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Doctors for the Environment Australia: achievements and lessons learned

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Political ideology has proved to be the greatest obstacle to DEA’s ability to reduce the health hazards of climate change

Doctors for the Environment Australia (DEA), created in 2002, aimed “to utilise the skills of members of the medical profession to address the ill health resulting from damage to the natural environment at local, national and global levels”.1 This agenda was overwhelming, and with humanity’s astonishing failure to stop the rise of greenhouse gas emissions and the gathering pace of climate change, DEA has focused on the medical threats of climate change. As a medical organisation, DEA was a frontrunner in its forthright recognition of this problem, which the World Health Organization now regards as the defining health issue of our time. DEA maintains that the established medical colleges and organisations need to speak out more strongly about the health hazards of climate change.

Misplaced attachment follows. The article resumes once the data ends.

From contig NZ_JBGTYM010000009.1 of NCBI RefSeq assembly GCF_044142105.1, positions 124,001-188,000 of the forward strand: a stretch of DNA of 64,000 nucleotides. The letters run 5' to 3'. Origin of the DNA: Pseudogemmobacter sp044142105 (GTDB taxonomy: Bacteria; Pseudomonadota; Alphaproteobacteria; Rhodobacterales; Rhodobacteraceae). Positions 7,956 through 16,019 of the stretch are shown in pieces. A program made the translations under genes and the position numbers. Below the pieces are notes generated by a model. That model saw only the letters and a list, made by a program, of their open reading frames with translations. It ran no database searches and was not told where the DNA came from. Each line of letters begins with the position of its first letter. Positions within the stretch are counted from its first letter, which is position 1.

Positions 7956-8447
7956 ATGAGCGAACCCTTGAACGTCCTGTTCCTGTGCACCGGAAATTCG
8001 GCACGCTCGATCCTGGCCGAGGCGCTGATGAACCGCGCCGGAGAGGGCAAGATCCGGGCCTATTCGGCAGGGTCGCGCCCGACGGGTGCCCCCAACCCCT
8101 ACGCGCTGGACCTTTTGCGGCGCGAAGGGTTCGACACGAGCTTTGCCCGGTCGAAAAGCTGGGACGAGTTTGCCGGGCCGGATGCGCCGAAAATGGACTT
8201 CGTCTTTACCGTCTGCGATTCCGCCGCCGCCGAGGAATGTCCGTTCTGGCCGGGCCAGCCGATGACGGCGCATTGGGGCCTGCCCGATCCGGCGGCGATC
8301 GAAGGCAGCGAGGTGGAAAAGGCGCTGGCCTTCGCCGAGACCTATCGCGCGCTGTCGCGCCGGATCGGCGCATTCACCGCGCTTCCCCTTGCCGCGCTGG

Since our inception we have had committed assistance from many distinguished medical and scientific colleagues. The late Tony McMichael was a founding member and tireless supporter of DEA with his advice and valuable long-term involvement with students and politicians. He helped us with policy and landmark publications. DEA and global public health owe him a huge debt.2

In 2009, the DEA made a policy decision to advocate and educate on the…